During my last trip through the Netherlands, I spent an hour with Freek Lemhuis and Arne Timmerman from Devnology (a dutch community software development website/blog), and they recorded this podcast, asking me about the agile elephants in the room, RUP, and other topics, such as cognitive biases and reasoning fallacies.
“Self-organizing teams can decide everything by themselves. So they don’t need an architect.” writes Samudra Kanankearachchi on the Software Architecture group of LinkedIn.
This feels to me like one of these strange agile koans. If you repeat it often and long enough, it will gradually become the truth.
Self-organizing teams have very little to do with the architecture of your system. Self-organizing teams are about: task allocation, collaboration, communication, accountability, … it may have to do with time-boxing and therefore what gets accomplished in a certain time-frame. Architecture is about making decisions (choices) about the structure, composition, organization of the software system. It also feels like “architect” is necessarily not a member of the team. Not my personal experience or recommendation. Architect is a role, not necessarily a person (whose only role is to be an architect, though these exist in large organizations.)
Most systems tackled by small agile teams have a pre-defined stable architecture. So yes, they do not need to have anyone playing the role of architect. For novel complex systems, where architectural decisions need to be made, if they are made “by the team”, it means that the team plays the role of architect, and hopefully they have the knowledge and experience to do so. Like some teams have a scrummaster and a product owner, such teams should have an architecture owner, who drives the discovery of architectural issues and their resolution. Because an architecture is not going to gradually emerge out of weekly refactorings (another agile koan), unless this emergence is guided somehow.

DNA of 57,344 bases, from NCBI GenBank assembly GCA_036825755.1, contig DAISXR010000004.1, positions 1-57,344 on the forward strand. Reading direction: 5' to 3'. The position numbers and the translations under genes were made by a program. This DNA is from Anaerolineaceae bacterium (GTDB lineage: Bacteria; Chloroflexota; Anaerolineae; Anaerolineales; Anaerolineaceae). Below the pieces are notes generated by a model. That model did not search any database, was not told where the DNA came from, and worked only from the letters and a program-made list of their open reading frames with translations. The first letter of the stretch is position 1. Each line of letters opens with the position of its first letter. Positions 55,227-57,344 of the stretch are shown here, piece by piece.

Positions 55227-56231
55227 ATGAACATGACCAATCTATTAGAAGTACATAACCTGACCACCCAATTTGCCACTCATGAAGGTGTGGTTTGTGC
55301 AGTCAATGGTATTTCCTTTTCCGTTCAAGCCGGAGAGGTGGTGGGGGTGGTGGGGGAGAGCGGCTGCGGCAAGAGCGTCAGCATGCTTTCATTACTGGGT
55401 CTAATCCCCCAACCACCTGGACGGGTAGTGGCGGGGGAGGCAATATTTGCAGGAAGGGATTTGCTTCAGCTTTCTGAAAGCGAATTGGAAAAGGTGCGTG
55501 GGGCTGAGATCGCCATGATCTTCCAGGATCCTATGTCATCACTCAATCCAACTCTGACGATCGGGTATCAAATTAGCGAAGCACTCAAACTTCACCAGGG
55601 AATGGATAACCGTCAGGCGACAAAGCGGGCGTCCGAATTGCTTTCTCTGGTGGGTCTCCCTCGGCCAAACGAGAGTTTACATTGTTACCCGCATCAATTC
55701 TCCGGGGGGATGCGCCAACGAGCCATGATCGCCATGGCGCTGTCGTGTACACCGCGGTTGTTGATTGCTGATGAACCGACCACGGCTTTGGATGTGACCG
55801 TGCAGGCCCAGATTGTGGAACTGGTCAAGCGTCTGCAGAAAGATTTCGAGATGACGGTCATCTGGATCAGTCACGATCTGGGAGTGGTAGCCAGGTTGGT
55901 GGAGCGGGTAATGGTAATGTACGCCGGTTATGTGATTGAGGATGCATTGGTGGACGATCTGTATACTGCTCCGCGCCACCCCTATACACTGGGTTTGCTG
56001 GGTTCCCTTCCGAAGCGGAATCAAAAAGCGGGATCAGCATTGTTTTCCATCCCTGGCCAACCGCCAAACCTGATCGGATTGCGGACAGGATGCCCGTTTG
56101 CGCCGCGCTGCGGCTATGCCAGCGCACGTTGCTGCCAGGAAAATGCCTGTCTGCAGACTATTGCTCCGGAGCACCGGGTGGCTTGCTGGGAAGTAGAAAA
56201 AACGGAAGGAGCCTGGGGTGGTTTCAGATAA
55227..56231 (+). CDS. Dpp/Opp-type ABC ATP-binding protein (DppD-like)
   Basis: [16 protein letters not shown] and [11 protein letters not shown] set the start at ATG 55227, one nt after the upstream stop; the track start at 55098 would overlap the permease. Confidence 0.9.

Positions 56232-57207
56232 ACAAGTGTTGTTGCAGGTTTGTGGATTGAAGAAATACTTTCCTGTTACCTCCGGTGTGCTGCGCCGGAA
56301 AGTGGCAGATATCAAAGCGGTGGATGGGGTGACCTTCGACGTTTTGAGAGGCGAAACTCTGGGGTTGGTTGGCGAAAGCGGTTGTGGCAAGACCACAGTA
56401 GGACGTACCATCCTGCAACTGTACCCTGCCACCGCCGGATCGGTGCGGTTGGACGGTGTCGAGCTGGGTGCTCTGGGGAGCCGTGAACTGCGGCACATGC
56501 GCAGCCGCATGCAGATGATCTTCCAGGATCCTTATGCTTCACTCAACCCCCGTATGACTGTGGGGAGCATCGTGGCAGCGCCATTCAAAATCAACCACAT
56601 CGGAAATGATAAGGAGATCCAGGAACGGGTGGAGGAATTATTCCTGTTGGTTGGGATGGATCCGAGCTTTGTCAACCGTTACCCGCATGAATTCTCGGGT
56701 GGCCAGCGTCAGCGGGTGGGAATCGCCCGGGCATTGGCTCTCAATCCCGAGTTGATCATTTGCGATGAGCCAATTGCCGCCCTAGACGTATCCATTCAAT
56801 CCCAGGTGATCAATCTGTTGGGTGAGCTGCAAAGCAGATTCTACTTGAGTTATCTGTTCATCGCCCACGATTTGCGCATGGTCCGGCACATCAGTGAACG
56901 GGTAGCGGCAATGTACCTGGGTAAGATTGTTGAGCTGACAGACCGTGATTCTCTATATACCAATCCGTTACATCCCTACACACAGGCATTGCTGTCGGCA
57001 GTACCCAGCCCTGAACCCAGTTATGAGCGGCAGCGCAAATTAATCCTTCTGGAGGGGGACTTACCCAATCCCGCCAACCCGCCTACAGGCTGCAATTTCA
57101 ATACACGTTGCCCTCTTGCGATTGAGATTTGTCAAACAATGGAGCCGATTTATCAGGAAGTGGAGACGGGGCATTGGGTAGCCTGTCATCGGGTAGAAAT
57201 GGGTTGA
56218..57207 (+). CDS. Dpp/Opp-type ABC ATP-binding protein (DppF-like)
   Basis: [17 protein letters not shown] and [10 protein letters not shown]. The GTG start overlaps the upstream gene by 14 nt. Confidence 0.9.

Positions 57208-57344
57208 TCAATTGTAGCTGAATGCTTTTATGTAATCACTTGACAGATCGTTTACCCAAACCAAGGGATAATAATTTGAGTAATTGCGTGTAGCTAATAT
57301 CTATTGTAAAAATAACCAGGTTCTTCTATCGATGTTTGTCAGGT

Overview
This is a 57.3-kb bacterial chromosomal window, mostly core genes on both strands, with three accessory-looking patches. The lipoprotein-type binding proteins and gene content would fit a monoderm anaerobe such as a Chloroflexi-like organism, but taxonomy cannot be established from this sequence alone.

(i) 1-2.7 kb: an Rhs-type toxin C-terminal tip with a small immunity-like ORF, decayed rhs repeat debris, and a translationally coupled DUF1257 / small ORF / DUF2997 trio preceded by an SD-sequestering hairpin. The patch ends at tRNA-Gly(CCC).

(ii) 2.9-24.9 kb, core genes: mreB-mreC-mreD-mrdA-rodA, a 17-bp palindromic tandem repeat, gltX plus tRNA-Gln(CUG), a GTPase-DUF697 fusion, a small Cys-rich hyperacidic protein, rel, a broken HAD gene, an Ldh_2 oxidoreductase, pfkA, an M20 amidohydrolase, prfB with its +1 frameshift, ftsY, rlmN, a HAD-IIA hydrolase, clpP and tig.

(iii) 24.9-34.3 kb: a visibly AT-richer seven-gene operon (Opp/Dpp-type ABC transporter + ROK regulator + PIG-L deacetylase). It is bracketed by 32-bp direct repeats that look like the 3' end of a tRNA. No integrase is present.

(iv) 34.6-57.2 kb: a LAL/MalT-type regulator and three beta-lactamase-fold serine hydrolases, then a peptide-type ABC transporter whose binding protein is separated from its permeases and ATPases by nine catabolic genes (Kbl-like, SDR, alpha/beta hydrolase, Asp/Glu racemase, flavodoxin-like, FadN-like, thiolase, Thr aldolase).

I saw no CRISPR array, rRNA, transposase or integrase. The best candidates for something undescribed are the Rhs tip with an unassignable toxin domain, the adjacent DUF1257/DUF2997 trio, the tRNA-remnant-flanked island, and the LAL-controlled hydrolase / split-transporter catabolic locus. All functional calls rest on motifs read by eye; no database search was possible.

There was a whole issue of IEEE Software magazine last year dedicated to the interplay agility-architecture. Start here: http://www.computer.org/portal/web/computingnow/archive/april2010 . Some of my own prose to be found there.
A group of researchers is looking to issue a Manifesto for Rich Software Process Models. Here’s my position on this topic.
“… perfection is achieved not when there is nothing left to add, but when there is nothing left to take away.” Antoine de St. Exupéry, Terre des Hommes, 1939, chap.3
Over the last 30 years we have tried very hard the rich process models, and we have not been extremely successful at it. Maybe we should try lean and mean software process models, rather than making them “richer.” At minimum, we should try to analyze why the rich approaches have not worked; where they failed. Could it be that we were trying to solve the wrong problem? or that the real problems by far overshadow the process model issue? Or maybe the whole construction paradigm we use for software development is not adapted anymore? My position is that we should try the route of very simple software process models, to ensure a wider applicability, greater versatility, and acceptance. Possibly these new process models would be based on other paradigms of software or system development than the “technical-rational” construction idea. I would be wary of richer process models. Read more…
Last year, while I was the “academic-in-residence” at Software Education in New Zealand, we wrote and shot this little video, to illustrate all that can go wrong during a daily stand-up meeting. I use it in class to start a discussion on the practice. Ask me if you want the original file (197Mb).
The Daily Stand up by Philippe Kruchten is licensed under a Creative Commons Attribution-NoDerivs 2.5 Canada License.
An “elephant in the room” is a metaphor for the behaviour of people who deliberately ignore an impending issue. They are fully aware of some major issue that really must be tackled or decided upon, but everyone keeps busy tackling other, often small items, ignoring the big issue, pretending it does not exist, hoping maybe that it will vanish by magic or that someone else will take care of it; that one day the elephant will have left the room.